Dec 2010

How Not to Make Backdrops

I bow to no one in my ability to screw up a simple task. Complex tasks, no trouble, but the bleedingly obvious escapes me every time. Case in point, the backdrop photo on the right above, which you’ll note is nearly a foot higher than the backdrop it’s supposed to be attached to. There’s a story here.

Website Cleanup II

As I mentioned last month, the website had become rather disorganized as a result of gradual growth over the last year. I’ve reorganized the material about the layout this time, creating a couple of new sections, and linking them all under the master “The Railroad” page. I’ve also put the prototype scenery section underneath “Prototype” (the new name for the general section for prototype info, formerly known as “Background”), which is why it no longer appears in the list of section headings across the top of every page. I also promoted the information about model trains in general to the masthead. A subset of what I think are the more interesting pages are linked from the Home page directly, in addition to appearing on various section pages.

What is a Model Railroad? The Design of Sumida Crossing.

What is a model railroad layout, as opposed to a toy train set? Is there a distinction at all? Are they clearly separate or just two ends of a range? I think most people who consider themselves “model railroaders”, even if they will admit to “playing with trains” (and most of us will), would say that there’s a very big difference between a child’s “toy train” and a model railroad layout. Where I suspect we differ is in just what that distinction is. And further, I would also say that model railroaders in different parts of the world have differing views.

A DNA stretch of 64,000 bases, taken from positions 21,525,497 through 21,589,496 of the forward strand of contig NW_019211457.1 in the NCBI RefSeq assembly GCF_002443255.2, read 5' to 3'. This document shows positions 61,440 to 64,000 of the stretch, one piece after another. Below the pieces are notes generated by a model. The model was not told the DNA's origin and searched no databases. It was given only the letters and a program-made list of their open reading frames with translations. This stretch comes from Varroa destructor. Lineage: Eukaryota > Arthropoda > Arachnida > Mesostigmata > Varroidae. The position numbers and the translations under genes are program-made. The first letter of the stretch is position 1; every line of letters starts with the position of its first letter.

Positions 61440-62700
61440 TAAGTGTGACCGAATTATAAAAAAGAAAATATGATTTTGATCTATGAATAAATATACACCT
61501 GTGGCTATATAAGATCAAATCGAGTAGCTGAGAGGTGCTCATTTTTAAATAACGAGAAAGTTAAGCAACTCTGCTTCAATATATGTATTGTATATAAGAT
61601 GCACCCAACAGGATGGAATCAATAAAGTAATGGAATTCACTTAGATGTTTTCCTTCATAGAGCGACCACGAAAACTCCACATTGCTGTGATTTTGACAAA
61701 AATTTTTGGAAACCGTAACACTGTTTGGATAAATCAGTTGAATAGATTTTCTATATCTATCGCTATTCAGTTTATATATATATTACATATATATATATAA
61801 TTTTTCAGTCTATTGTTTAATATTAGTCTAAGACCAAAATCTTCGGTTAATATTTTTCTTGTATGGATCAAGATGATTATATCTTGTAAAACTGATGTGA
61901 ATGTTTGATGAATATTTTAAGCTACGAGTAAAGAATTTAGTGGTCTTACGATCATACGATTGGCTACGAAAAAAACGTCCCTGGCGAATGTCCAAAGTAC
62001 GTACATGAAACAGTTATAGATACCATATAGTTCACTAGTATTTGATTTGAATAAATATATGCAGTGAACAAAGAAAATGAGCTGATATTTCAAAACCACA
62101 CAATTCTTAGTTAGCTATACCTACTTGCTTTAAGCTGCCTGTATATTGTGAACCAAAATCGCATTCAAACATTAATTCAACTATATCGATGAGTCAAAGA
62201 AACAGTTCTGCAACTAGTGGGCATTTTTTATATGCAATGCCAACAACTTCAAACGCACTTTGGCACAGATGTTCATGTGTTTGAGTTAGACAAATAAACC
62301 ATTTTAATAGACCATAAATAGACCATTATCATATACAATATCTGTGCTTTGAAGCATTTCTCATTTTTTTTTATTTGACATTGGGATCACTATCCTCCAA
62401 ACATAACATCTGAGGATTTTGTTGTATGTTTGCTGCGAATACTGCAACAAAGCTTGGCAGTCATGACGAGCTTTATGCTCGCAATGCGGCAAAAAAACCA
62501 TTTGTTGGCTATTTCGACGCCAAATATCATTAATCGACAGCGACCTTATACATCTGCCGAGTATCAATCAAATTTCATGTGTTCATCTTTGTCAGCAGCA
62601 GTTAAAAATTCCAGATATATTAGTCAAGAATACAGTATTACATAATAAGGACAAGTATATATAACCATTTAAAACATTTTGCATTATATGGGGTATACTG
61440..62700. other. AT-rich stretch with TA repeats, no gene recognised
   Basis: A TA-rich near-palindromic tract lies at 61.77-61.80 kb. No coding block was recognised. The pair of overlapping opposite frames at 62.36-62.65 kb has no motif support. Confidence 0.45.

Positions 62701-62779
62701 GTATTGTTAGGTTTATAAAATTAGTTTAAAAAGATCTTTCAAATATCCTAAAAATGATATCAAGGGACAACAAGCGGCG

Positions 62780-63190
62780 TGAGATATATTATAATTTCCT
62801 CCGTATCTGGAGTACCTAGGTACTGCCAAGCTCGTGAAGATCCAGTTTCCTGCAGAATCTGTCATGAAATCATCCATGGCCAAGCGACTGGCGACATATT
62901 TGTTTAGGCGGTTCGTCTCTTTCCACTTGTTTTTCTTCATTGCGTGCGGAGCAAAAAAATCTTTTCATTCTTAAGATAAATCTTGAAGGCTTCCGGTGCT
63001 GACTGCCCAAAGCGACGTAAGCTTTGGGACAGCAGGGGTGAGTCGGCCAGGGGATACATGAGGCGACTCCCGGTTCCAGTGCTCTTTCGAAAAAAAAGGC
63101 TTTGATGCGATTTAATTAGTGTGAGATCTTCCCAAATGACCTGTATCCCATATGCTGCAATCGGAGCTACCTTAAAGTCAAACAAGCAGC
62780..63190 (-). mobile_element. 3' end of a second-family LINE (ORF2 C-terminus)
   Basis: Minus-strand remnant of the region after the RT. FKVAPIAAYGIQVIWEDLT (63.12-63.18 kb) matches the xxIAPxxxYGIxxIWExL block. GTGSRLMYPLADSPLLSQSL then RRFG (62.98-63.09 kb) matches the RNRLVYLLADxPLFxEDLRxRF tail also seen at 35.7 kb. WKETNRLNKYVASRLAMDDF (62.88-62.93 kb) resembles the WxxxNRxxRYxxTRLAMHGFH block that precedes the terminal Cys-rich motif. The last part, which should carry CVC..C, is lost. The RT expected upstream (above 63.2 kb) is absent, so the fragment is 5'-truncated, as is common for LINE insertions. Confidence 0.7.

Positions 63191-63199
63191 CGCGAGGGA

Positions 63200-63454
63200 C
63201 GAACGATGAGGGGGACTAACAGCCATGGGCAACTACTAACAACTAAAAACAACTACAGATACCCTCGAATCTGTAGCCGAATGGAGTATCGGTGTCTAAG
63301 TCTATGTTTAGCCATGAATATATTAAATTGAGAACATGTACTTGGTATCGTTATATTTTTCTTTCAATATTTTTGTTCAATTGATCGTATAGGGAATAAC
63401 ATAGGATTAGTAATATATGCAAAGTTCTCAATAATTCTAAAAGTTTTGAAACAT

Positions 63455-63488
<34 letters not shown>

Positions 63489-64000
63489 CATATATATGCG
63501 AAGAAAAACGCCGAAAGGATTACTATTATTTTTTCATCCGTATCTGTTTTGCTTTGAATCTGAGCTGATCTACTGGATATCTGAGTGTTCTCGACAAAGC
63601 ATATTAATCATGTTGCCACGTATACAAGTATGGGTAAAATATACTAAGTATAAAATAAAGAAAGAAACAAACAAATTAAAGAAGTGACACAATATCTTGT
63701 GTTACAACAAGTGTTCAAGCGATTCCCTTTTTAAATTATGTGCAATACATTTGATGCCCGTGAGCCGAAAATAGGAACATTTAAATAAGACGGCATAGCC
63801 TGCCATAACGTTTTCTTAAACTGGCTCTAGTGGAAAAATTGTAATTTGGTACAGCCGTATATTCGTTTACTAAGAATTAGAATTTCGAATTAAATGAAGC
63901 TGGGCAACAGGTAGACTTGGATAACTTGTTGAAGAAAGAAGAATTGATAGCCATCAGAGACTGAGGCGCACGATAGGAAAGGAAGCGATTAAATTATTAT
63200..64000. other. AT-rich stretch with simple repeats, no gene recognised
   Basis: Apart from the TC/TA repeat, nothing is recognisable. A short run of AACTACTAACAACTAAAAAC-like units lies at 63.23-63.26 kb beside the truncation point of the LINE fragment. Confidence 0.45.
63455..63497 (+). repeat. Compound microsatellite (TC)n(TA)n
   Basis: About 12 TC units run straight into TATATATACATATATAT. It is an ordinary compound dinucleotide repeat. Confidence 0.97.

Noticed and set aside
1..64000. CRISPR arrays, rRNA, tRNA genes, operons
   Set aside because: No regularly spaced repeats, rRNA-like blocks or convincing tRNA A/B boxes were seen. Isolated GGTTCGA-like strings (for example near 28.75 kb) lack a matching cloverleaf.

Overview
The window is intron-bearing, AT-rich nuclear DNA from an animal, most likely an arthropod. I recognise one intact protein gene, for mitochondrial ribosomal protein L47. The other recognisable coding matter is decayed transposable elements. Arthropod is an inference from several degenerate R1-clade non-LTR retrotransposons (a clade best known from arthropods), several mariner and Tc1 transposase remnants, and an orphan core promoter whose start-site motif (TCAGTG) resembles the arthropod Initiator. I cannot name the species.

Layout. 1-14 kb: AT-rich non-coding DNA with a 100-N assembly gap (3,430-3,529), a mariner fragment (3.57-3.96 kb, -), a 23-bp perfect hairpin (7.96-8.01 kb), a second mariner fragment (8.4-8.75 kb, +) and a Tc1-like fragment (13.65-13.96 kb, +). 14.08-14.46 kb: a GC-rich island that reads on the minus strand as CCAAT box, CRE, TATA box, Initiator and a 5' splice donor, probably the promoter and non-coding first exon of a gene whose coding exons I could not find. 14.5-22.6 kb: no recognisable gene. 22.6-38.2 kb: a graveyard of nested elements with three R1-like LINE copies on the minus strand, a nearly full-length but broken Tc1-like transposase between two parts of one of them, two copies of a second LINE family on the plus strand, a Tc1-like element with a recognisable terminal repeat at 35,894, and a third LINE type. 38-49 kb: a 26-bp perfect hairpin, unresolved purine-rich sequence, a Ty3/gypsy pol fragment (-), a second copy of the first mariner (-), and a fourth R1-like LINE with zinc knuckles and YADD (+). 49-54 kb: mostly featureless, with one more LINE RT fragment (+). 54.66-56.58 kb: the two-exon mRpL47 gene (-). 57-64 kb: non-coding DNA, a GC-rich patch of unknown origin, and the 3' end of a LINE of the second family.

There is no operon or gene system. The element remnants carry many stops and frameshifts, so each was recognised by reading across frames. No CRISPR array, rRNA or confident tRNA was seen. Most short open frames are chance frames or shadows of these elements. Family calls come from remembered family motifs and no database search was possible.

DC Motors, Poles, and Skewed Windings, Oh My!

So, what is a “5 pole” motor, and why should I care if my models have one? And do they? That question occurred to me a few weeks back, and I’ve been doing a bit of reading since then. What I discovered was a mixture of fact and Internet lore of uncertain origin. I also discovered that some models do have “5 pole” motors, while others have “3 pole” ones. But oddly, at least in the case of Kato (and possibly also Micro Ace), the “3 pole” motors are the better ones. Or at least the newer ones, although I think they’re better too.

Model Comparison: Kato and Micro Ace E231 Commuter Trains

The train that got me started in Japanese modeling was the JR East E231, and specifically a Kato model of the Yamanote line version. The E231 is a workhorse of the Tōkyō scene, with over 2,600 cars built since its introduction in 1998, gradually displacing many older commuter and suburban trains to secondary uses or the scrap pile. The train itself is a DC design, typically used in 10-car trains, although the Yamanote line uses 11-car trains and some suburban lines use 10+5 sets that split into 10-car and 5-car trains away from the city. Internal seating is along-the-wall in commuter models, and a mix of that and transverse “booth” seats in suburban ones. In both applications, this is a no-frills train designed to move masses of people efficiently. The Chūō line commuter trains (which use the later E233 variant on Rapids and the Chūō-Sōbu E231 on Locals) carry over 90,000 people per hour at peak hours, in standing-so-close-you-can’t-move crowds.

Kato, Tomix and Micro Ace all make models of these, but not all of them model every variant. Kato tends to model the “current” consists in use on major lines, but they have some gaps. One significant one is that Kato has no model of the Sōbu Local (aka., Chūō-Sōbu) E231-0 version. Tomix has modeled many of the standard versions as well as a couple of specialized ones. And Micro Ace has modeled several specialized variants.